Slip Disc Types

Latest On The 8 Slip Disc Types & How To Treat Them?

We are pleased to bring you the latest news on all eight slip disc types to help you understand your condition and what kind of treatment is best to get rid of them.

Slip-disc or slipped disc are interchangeable terms often used as an all-encompassing term for eight diagnostic names that categorize them based on their unique features. The eight types of slip-disc include:

  1. Bulging Disc
  2. Disc Protrusion
  3. Disc Prolapse
  4. Ruptured Disc
  5. Herniated Disc
  6. Disc Extrusion
  7. Disc Fragmentation
  8. Disc Sequestration

The eight slip disc types mentioned above can further be classified based on their presentation. Classification based on a slipped disc's presentation is an additional tool that doctors and clinicians use to assess the severity and prognosis of various slipped discs. Clinicians often use the terms "contained" or "non-contained" when referring to ruptured discs, herniated discs, disc extrusion, disc fragmentation, or disc sequestration.

The spinal disc comprises two main parts: the nucleus pulposus and the annular fibrosis. The nucleus pulposus is the soft inner part of the disc, resembling jelly. In contrast, the annular fibrosis or the annular ligament component refers to the outer, more sturdy interwoven supportive layers. The primary function of the annular fibrosus is to connect the spinal discs to spinal bones and support the nucleus by maintaining it at the center of the disc. In short, a healthy annular fibrosus prevents a disc from sliding, slipping, bulging, or herniating.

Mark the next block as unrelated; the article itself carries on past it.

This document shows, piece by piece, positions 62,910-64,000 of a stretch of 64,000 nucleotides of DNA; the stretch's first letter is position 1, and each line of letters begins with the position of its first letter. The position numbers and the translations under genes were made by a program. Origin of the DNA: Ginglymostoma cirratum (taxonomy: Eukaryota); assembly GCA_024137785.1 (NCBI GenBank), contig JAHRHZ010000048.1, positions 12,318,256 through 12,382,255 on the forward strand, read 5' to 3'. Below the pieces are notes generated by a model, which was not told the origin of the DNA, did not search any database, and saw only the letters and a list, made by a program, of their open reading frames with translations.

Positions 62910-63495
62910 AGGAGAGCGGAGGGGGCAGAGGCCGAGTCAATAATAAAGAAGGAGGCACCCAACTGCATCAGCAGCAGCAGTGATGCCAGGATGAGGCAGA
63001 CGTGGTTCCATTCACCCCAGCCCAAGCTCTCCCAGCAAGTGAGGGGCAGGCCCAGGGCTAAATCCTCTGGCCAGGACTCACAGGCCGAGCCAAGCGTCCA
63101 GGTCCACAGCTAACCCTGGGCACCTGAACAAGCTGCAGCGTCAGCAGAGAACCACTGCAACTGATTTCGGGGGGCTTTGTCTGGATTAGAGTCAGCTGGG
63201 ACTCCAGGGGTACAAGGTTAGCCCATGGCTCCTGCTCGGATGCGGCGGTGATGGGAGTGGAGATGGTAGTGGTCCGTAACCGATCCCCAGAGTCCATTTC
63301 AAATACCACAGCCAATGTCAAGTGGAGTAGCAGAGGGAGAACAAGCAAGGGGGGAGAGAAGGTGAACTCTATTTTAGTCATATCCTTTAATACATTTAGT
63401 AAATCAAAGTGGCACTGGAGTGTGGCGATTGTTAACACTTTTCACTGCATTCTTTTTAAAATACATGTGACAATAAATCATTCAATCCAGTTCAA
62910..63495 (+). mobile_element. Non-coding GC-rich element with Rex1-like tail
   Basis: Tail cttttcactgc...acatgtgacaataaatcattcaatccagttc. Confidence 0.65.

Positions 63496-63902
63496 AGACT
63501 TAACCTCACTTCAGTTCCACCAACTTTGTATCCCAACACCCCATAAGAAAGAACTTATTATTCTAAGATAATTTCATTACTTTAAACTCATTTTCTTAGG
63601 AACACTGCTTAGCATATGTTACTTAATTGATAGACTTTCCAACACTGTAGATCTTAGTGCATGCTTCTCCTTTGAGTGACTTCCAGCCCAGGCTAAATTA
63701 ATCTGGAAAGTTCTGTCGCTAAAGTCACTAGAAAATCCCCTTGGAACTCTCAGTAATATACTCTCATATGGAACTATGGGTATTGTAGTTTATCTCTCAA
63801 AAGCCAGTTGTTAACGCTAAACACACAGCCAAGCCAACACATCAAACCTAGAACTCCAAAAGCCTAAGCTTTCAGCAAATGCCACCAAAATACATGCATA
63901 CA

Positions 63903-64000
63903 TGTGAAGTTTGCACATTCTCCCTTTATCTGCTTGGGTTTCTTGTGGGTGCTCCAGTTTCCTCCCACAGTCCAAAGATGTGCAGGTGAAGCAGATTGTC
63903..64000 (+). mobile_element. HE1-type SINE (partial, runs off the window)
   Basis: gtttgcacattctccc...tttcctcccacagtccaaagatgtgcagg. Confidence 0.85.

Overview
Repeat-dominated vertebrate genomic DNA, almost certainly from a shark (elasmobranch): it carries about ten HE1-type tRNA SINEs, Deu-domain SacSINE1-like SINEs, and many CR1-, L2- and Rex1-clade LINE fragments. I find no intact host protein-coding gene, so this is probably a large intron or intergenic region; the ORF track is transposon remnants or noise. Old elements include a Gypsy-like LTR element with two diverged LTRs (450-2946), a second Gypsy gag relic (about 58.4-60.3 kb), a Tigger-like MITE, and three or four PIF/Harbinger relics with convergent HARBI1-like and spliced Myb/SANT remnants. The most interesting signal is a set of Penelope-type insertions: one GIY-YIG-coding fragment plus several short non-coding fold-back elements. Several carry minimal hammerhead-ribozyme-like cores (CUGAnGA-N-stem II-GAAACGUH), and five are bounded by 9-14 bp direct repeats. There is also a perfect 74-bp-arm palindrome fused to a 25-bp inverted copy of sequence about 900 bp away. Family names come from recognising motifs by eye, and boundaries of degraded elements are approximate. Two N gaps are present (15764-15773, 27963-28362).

What Cause A Slip-Disc?

The Primary cause of bulging, prolapsed, herniated, and other slipped discs is premature wear and tear, leading to degenerative changes in the spinal discs. The wear and tear or early degenerative changes result when the malnourished due to dehydration and inefficient flow of nutrients. The spinal disc is considered the largest avascular structure. To survive, it needs a constant diffusion of fluids and nutrients from the endplate of the vertebral bones.

The vertebral endplates are cartilaginous structures that are about 1-2milmeters thick. The vertebral endplate provides attachment points between the spinal disc and the bony vertebrae. Moreover, the end-pates serve as a transit point for the diffusion of fluids and nutrients. Increased loading, poor posture, and congenital deformities of the spine, spinal discs, or end-pates contribute to decreased diffusion or inward flow of nutrients into the disc, causing the disc to wear out and become degenerative and causing slip disc symptoms of pain, numbness, or tingling.